Stacks can help to create landscape images for when shooting conditions aren't ideal
It happens sometimes; usually for landscape photography the photographer will carry a polariser, tripod and ND filter - but on occasions, for some reason, we might be found with only a camera.
In such a case, it is possible to create something of a long exposure image with a sequence of shots, preferably taken on a tripod or with the camera perched on something solid.
Here was one such occasion from the days before lockdown in Ireland back in March, when I didn't even have a tripod with me.
I took a sequence of images, with a high ISO of 1000, at f11 with 1/15th on the shutter. With a tripod I would have been able to get a longer exposure by using a lower ISO and a smaller aperture of f16 or f22.
I knew that I could combine these images, if held relatively steady between frames, into a stack in Photoshop.
So here is the method:
❶ Select the images in Lightroom
I have one or two extra but clicking between them shows too much movement so I pick those that are most similar. In this case there are seven so processing shouldn't take too long or be too taxing on the system.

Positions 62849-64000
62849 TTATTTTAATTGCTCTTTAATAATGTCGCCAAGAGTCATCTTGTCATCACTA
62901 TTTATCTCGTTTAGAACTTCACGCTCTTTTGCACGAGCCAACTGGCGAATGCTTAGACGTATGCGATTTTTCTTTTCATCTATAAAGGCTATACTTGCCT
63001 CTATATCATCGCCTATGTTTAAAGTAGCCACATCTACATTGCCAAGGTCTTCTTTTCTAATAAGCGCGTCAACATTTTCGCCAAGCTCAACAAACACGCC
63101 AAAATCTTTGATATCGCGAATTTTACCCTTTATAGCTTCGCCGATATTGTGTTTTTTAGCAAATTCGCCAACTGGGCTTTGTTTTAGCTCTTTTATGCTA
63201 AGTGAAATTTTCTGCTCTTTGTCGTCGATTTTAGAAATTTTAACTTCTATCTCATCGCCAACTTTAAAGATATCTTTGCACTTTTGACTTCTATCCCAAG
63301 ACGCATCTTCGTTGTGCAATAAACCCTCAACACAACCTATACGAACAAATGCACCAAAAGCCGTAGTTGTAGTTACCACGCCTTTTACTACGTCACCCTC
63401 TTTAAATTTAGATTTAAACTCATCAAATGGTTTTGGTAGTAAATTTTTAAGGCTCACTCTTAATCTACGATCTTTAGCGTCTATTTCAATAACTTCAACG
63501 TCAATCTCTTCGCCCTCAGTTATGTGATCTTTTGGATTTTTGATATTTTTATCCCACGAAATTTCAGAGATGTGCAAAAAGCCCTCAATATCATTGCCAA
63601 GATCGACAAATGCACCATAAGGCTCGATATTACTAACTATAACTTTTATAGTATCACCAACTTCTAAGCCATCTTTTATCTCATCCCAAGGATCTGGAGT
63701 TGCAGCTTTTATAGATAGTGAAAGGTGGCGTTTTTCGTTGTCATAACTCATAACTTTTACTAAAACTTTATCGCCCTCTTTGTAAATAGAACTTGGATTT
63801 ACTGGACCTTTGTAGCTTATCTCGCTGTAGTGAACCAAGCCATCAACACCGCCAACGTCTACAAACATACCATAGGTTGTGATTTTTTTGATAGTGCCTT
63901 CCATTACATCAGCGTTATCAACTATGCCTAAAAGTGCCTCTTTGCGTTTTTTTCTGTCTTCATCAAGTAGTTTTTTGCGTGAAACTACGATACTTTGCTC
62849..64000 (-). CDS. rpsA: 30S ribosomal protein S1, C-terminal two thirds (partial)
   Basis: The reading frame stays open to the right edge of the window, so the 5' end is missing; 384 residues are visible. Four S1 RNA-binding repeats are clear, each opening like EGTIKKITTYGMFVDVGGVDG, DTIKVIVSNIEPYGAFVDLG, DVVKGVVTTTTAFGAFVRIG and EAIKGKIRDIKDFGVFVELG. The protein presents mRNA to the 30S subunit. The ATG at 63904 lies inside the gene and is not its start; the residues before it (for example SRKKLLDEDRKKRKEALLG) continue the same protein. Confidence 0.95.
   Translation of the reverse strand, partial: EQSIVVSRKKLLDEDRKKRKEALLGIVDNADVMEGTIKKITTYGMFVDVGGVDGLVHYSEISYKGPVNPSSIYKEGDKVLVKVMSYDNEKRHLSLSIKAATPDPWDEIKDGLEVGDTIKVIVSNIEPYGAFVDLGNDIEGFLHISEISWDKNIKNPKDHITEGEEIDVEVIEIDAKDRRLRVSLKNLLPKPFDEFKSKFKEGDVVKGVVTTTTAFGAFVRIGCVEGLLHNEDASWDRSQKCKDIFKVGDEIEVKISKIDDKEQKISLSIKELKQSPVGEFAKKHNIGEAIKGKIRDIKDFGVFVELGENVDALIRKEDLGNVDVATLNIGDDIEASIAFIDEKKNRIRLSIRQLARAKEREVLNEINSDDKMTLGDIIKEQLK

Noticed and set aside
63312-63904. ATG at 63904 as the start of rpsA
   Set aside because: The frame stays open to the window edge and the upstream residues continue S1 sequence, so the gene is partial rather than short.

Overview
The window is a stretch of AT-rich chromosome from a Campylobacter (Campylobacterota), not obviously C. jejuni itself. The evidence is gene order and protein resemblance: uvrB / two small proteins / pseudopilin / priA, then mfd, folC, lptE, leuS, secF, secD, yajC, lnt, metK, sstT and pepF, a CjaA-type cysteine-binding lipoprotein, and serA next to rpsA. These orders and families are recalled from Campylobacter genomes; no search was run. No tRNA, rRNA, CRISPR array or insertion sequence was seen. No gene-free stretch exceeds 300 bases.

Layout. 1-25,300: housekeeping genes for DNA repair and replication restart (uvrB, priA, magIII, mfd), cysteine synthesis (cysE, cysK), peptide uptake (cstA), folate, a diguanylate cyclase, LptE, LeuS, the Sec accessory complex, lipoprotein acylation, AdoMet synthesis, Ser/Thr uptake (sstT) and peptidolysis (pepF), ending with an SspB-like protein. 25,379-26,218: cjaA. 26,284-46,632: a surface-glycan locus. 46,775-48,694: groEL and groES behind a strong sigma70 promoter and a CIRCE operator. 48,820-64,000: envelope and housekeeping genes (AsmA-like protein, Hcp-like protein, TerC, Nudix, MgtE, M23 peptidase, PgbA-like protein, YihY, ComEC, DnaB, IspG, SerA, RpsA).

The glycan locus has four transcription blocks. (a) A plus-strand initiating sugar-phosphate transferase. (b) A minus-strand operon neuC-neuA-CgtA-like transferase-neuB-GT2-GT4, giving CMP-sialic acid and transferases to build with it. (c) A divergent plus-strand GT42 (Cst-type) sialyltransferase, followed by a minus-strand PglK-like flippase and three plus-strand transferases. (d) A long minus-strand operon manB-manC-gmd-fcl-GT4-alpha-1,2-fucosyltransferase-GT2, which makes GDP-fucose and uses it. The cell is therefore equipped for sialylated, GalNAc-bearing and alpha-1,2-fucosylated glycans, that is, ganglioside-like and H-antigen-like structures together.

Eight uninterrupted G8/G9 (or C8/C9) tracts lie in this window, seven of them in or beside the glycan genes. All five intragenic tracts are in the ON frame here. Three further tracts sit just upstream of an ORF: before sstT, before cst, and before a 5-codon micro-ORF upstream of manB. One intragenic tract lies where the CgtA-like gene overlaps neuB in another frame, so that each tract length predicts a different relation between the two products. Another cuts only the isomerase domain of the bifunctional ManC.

Right click on the selected images and choose Edit In>Edit in Adobe Photoshop 2020...
❷ Load images into a stack in Photoshop
Once in Photoshop go to File>Scripts>Load Files into Stack...
Choose Add Open Files to add all of those open.
Check Attempt to Automatically Align Source Images and Create Smart Object after Loading Layers
There is no need to align source images if you have used a tripod but because I took these handheld I know there will be movement, and flicking through the images in Lightroom does show that there is a slight variation in the sequence.
Then OK, wait for the Progress bar to finish then close the original seven files.
❸ Set Stack Mode
On the Smart Object file go to Layer>Smart Objects>Stack Mode and choose from one of the options.
Usually here Mean will work best, but play around with the options to see what effects you get.
Here is how Median looks, it is closer to a single image from the sequence, there is less softening of the white water.
And here is a comparison of the Mean stack vs one of the original seven images.
❹ Finish with usual edits - crop, saturation etc.
I have finished up with some edits to the Mean Stack, including cropping - (important to check if aligning images has taken place), contrast, saturation.
Using stacks can be a good option to gain a little from not ideal conditions. As long as you have more than one image and these are closely aligned then using stacks in Photoshop can deliver a finished image that is more than just a snapshot.